Opportunities for Sino-Canadian Collaboration in Global Health Governance and Multilateral Pandemic Response

The coronavirus pandemic has elevated global health governance from a “low politics” position in foreign policy practice to an economic and security priority of international importance. Conventional foreign policy approaches to pandemic management have proven ineffective in the time of Covid-19, as states struggle to fulfil public health obligations in an increasingly globalized world. Canada’s inability to contain and manage the coronavirus is further complicated by its challenge of navigating a global order shifting to multipolarity as a middle power with close ties to the United States. This project will review recent epidemics and pandemics to determine the limitations of conventional foreign policy approaches in managing highly contagious viruses following the 2008 Global Financial Crisis. It will suggest the advancement of global health as a non-traditional security (NTS) issue, and identify realistic opportunities for improved Sino-Canadian health diplomacy. The project will address political-economic factors un/favourable to effective health diplomacy as a sub-objective to strengthen its findings.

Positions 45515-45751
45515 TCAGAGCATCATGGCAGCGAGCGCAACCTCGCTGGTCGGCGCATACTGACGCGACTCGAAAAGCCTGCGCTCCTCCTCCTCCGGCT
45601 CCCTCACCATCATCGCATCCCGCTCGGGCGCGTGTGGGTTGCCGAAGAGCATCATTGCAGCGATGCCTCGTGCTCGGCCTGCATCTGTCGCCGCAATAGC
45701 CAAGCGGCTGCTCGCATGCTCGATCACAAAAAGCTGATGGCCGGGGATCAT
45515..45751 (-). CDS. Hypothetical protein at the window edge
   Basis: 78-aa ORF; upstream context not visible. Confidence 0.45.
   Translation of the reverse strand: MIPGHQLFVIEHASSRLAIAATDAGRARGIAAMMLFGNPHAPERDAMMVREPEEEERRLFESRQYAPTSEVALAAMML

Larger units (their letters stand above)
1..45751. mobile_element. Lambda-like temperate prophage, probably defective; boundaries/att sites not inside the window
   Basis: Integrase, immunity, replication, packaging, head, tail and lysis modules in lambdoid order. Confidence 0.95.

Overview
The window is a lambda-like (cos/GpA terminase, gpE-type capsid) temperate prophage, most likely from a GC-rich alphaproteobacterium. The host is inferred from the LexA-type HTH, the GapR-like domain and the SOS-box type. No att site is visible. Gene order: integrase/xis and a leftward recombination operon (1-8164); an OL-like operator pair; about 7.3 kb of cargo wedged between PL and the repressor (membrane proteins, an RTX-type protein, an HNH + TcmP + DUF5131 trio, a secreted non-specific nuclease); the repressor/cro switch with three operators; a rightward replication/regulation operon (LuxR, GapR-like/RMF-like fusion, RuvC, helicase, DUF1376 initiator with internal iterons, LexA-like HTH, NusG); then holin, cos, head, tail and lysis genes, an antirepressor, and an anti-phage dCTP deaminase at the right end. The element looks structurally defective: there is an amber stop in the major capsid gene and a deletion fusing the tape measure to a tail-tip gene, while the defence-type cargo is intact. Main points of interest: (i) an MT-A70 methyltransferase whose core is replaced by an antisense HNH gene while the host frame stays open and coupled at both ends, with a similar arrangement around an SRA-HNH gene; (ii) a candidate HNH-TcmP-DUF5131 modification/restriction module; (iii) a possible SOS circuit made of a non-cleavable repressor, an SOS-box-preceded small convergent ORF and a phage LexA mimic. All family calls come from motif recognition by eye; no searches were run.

The partner organization, the Institute for Peace and Diplomacy, will benefit from the publication of a rigorous research report on a topic at the forefront of nearly all current foreign policy issues. Findings of this project will be publicly available to the Canadian foreign policy research community. IPD welcomes the opportunity to forge a relationship with the University of Waterloo and Balsillie School of International Affairs and enter more collaborative projects that benefit students.

Intern: 
Bailey Cordrey
Faculty Supervisor: 
Hongying Wang
Province: 
Ontario
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